We believe in a world where all have access to quality nutrition and good health without compromising the future of our planet.
Before we deployed our very first fishing net in the Southern Ocean, we began working with WWF-Norway to ensure that our operations would have low impact on the Antarctic ecosystem.
Over the last ten years, the partnership with WWF has evolved, and we are now on a mission to improve both human and planetary health. Ambitious goals are essential to overcoming the global challenges that will impact — and drive — the future of our business: loss of biodiversity, resource scarcity, lifestyle disease threats, and climate change.
We intend to be part of the solution to these challenges. Our Eco-Harvesting technology and marine conservation practices are making vital improvements. As a producer and supplier of marine ingredients, our daily responsibility is to improve people’s health without compromising the health of our planet and its oceans.
Our long-term commitment is to improve people’s health worldwide and promote the health of our planet.
We have decided to be part of the solution to these challenges, and act every day as an environmentally responsible producer of marine ingredients.
We are committed to supplying health ingredients that benefit people and to operating in a manner that does not compromise the health of our planet and its oceans.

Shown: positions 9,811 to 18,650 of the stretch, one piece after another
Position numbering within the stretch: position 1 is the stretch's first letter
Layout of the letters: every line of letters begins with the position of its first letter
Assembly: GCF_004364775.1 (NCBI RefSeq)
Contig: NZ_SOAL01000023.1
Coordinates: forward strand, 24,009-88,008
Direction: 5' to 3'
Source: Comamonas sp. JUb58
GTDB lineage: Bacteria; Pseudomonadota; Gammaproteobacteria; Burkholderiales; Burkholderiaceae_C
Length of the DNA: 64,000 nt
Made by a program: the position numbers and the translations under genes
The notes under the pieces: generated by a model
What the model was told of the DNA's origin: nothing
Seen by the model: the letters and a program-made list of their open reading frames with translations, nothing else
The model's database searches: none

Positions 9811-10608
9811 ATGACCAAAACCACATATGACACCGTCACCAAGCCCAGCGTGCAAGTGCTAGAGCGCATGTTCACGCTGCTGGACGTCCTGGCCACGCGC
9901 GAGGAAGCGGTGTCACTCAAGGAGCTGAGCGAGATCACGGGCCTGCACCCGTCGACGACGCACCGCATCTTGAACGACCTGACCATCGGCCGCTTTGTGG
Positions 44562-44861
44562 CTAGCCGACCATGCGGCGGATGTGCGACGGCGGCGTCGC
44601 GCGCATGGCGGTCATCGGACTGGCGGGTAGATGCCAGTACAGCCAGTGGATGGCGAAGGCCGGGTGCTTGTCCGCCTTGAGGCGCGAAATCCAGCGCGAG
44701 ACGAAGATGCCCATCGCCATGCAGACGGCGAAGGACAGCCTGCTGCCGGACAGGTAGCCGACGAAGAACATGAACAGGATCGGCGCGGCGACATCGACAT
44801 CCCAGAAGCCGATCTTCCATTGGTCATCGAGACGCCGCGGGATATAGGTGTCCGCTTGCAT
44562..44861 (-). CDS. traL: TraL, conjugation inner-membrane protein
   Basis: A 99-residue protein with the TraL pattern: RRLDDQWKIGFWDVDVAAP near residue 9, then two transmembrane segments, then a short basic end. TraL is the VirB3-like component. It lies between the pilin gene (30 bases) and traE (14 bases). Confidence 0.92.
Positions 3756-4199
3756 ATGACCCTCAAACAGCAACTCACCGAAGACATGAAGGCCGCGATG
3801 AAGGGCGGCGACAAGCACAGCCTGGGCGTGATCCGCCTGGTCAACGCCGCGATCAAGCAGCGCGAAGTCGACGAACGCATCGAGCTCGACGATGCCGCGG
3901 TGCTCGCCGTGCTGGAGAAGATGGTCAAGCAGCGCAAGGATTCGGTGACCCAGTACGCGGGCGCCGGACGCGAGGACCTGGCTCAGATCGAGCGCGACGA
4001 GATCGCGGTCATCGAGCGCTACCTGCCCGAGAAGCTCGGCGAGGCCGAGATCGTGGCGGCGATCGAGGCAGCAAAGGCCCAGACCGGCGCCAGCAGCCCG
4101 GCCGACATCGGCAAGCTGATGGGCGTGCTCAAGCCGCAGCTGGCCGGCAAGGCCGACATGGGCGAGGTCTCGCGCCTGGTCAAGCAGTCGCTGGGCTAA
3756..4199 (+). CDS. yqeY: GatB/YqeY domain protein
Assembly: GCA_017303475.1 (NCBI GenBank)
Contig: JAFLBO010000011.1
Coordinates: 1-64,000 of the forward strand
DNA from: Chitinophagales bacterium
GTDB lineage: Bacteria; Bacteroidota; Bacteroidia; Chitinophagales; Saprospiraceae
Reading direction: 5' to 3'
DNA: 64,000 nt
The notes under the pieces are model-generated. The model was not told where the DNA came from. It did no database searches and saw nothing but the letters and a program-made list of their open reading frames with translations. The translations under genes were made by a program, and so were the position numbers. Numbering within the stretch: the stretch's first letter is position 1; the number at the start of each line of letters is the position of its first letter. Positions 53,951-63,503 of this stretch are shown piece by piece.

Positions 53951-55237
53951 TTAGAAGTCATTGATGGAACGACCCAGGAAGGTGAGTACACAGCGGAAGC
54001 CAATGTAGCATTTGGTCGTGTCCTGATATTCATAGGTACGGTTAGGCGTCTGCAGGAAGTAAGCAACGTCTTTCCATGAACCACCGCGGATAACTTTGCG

Krill represent the cornerstone of the entire Antarctic food chain - with an estimated biomass of around 500 million tons. ALL of our catches are reported to the Commission on the Conservation of Antarctic Marine Living Resources (CCAMLR), an international commission comprised of 25 member nations.
CCAMLR was established in 1982 with the objective of conserving Antarctic marine life. This was in response to increasing commercial interest in Antarctic krill resources, an integral component of the Antarctic ecosystem and a history of over-exploitation of several other marine resources in the Southern Ocean.
Compared to other fisheries where precautionary catch limits are set to 10% or more, the total allowable krill catch is limited to 1% of the stock biomass (~600,000 tons). Currently, the annual catch of ~200,000 tons per year from all krill fisheries is far below this margin.
CCAMLR uses a precautionary, ecosystem-based approach designed to prevent krill harvesting that will have a negative impact on a harvested species or other species in the ecosystem. Fishing is restricted to a specific region of the Southern Ocean called Area 48. The management of the fishery is robust, as the consensus of 25 governments is needed to change any of the fishery regulations in the Antarctic.